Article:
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Detailed notes made from Ms trumble PPT and research.

THEFT is defined in s1 of the Theft Act 1968 which states that: A person is guilty of theft if he
dishonestly appropriates property belonging to another with the intention of permanently
depriving the other of it.…

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S3 ­ appropriates ­ the important words in s2 are `any assumption by a person of the rights of the
owner amounts to an appropriation'. The rights of the owner including selling the property or
destroying it as well as such things as possessing it, consuming it, using it, lending…

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months, Hinks accompanied the man on numerous occasions to his building society where he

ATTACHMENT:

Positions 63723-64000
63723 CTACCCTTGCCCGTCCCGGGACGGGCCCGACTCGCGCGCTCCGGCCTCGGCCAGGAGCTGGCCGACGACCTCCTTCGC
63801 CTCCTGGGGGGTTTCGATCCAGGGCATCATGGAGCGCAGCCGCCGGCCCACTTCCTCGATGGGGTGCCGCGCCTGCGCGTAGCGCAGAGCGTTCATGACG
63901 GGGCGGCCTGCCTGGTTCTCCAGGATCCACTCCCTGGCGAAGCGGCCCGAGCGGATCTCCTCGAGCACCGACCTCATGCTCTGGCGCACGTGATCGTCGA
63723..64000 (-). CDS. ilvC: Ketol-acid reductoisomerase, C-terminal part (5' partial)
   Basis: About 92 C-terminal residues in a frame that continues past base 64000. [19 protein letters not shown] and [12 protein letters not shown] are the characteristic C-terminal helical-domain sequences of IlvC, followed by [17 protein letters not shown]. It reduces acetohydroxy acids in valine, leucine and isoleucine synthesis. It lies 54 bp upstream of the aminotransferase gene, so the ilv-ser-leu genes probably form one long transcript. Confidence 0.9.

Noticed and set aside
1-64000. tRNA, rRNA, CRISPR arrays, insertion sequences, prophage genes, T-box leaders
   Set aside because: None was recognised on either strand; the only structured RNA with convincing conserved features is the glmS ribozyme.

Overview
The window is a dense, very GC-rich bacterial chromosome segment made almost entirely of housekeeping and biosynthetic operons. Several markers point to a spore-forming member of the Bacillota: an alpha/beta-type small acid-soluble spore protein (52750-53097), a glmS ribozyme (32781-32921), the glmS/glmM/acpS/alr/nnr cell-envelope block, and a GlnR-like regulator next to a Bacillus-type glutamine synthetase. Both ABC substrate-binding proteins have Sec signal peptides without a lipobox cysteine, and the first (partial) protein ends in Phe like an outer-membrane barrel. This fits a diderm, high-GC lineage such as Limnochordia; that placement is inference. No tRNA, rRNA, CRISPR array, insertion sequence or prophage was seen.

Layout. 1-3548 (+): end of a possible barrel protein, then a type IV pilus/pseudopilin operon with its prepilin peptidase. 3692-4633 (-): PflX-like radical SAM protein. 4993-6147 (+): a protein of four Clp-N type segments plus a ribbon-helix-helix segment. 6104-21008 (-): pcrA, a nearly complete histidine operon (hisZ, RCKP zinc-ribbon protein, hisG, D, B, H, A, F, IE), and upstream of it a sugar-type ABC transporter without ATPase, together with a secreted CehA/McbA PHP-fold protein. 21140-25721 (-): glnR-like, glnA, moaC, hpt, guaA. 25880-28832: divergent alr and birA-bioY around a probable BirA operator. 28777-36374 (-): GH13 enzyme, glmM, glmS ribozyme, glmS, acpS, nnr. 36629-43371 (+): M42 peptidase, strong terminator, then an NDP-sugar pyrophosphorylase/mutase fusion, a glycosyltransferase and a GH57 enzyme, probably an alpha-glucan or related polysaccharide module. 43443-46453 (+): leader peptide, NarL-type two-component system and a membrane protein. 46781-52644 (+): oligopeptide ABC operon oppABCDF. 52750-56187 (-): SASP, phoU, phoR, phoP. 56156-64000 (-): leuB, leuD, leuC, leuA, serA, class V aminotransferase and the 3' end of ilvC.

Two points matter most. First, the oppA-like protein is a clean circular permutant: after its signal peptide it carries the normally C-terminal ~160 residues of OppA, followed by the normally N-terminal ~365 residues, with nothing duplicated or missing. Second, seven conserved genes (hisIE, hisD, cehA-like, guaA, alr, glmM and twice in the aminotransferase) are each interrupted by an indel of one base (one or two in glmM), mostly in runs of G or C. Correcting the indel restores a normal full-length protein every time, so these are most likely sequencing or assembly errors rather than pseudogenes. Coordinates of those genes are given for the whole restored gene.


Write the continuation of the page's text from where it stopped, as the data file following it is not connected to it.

withdrew money. The total was about £60.000 and this money was deposited in Hinks' account.
The man also gave Hinks a television set. The judge directed the jury to consider whether the man
was so mentally…

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o Other intangible property refers to other rights that have no physical presence but which
can be stolen under the Theft Act. For example, a patent (the right to an original invention)
can be stolen.

However, there are some types of intangible property that do not come within the definition…

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outside their premises. Turner used a spare key to take the car during the night without paying for
the repairs. The Court of Appeal held that the garage was in possession or control of the car and so
Turner was found guilty of stealing his own car.

Property received under…

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EASOM (1971) ­ Easom picked up a handbag in a cinema, rummaged through the contents and
then replaced the handbag without having taken anything. His conviction for theft of the handbag
was quashed. There was no evidence that the defendant had intended permanently to deprive the
owner of the handbag…


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